The sample can be flowed across the at least one SPE bed and into the separation channel without directing the sample through a valve.

The electrophoretically separating the analyte component can include applying an electric field to the fluidic device so that at least a component of the electric field is parallel to an axial direction of a portion of the separation channel.

The applying the electric field can include applying an electrical potential difference between a first position in the BGE reservoir and a second position downstream from the first position. The second position can be located in the separation channel or in a pump channel or in a reservoir in fluid communication with one or both of the separation or the pump channel of the fluidic device.

The method can include flowing an ion-pairing agent across the at least one SPE bed in advance of, or together with, the sample; rinsing the ion pairing agent from the sample channel into a waste channel in fluid communication with the sample channel; and after rinsing the ion pairing agent from the sample channel, flowing an elution fluid in the sample channel before or during the electrophoretic separation.

The ion-pairing agent can include trifluoroacetic acid (TFA).

The method can include, after flowing the sample through the sample channel and across the at least one SPE bed, flowing an elution fluid through the sample channel and across the at least one SPE bed.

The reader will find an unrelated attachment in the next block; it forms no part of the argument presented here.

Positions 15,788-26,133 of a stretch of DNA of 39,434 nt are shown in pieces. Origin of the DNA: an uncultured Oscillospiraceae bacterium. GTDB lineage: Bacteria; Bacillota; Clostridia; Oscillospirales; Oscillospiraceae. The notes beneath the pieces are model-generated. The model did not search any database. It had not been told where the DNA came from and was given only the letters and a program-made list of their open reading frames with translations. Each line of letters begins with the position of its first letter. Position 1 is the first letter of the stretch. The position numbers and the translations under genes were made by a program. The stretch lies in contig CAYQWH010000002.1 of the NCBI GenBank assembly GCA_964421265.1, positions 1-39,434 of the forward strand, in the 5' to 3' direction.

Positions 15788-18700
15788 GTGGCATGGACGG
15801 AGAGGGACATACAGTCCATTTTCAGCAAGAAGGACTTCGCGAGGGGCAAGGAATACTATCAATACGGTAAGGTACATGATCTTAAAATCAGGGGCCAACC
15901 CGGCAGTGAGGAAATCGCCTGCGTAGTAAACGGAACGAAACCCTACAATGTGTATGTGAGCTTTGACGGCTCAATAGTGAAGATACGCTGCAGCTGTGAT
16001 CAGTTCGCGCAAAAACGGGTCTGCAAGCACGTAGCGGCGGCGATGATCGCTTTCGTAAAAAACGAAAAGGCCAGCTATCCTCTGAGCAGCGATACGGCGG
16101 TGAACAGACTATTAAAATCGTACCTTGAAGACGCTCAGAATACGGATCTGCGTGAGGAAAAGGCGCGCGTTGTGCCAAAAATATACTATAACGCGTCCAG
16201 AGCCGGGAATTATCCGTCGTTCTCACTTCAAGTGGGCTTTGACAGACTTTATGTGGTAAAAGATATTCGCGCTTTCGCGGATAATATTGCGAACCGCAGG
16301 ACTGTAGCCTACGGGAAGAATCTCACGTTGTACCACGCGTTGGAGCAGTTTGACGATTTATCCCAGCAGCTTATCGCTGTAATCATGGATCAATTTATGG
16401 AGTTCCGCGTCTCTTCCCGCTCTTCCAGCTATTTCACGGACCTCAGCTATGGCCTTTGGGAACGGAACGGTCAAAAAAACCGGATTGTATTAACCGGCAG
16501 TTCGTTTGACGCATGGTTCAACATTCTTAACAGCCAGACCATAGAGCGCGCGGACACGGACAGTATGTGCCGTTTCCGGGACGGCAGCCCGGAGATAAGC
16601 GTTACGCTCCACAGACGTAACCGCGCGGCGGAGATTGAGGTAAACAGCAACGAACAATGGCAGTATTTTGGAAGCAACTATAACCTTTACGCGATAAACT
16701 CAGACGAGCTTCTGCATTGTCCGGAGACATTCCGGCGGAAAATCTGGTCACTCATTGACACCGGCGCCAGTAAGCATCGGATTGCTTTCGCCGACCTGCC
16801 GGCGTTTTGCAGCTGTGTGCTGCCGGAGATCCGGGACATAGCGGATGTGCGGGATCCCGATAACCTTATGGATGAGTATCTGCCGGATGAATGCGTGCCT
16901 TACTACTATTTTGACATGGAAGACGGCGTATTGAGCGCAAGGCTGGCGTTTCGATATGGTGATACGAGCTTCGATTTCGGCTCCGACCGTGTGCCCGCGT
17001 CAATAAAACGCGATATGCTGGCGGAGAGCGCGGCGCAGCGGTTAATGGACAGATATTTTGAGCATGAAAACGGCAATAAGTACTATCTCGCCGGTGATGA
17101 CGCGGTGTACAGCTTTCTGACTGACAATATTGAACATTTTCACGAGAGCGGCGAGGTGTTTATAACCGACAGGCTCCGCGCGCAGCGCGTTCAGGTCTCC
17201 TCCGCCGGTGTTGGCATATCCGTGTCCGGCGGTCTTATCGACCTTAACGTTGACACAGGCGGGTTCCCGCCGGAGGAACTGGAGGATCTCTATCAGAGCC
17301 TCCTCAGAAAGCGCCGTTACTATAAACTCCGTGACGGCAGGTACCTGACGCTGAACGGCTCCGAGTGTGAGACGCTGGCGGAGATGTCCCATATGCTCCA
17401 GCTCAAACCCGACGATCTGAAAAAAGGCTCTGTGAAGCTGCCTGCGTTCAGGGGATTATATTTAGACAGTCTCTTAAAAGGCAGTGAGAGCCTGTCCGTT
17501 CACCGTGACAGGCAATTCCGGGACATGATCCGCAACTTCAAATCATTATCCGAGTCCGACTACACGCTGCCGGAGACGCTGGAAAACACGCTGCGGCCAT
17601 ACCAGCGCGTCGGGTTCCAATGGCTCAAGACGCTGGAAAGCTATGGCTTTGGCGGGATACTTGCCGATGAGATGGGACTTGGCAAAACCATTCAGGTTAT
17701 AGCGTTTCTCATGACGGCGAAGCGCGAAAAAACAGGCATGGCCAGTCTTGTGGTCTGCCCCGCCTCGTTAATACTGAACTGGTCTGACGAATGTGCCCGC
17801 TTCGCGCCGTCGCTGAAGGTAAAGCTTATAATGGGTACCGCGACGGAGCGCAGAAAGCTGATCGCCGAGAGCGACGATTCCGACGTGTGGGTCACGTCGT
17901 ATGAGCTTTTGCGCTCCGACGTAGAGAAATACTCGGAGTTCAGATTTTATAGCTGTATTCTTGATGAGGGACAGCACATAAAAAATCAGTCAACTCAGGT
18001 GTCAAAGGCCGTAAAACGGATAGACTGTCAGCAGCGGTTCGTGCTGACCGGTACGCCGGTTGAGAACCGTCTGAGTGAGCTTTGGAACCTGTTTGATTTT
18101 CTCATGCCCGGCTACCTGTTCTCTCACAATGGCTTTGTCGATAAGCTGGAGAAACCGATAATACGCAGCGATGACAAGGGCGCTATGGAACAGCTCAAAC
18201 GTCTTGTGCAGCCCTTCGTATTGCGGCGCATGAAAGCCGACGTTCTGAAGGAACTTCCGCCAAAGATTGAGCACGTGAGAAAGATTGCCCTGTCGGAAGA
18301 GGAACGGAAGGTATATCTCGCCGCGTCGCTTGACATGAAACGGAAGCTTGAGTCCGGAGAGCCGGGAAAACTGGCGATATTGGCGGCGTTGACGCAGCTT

The method can include, prior to flowing the sample across the at least one SPE bed, pre-conditioning the SPE bed by flowing a pre-conditioning fluid across the at least one SPE bed and into a waste reservoir of the fluidic device.

The method can include, prior to flowing the sample through the sample channel, forming the at least one SPE bed in the sample channel by flowing a SPE material into the sample channel.

The SPE bed has a length, measured along a flow direction defined by the sample channel, that can be between 10 μm and 1000 μm, and a volume that can be between about 50 pL to about 10 nL.

The method can include using a blocking member to at least partially occlude the sample channel. The blocking member can be positioned adjacent to an end of the at least one SPE bed that is closest to the separation channel.

The method can include flowing the sample through the sample channel by pressurizing sealed headspaces of the BGE reservoir, a waste reservoir, and a sample reservoir comprising the sample. The BGE reservoir, the waste reservoir, and the sample reservoir can each be in fluid communication with the separation channel. The sample can be flowed through the sample channel without applying a voltage to the sample reservoir, to the BGE reservoir, or to the waste reservoir and/or with no electric potential gradient in any of the sample channel, the BGE channel and the waste channel.

The method can include applying hydrodynamic pressure to cause the sample to flow through the sample channel, across the at least one SPE bed, and into the separation channel.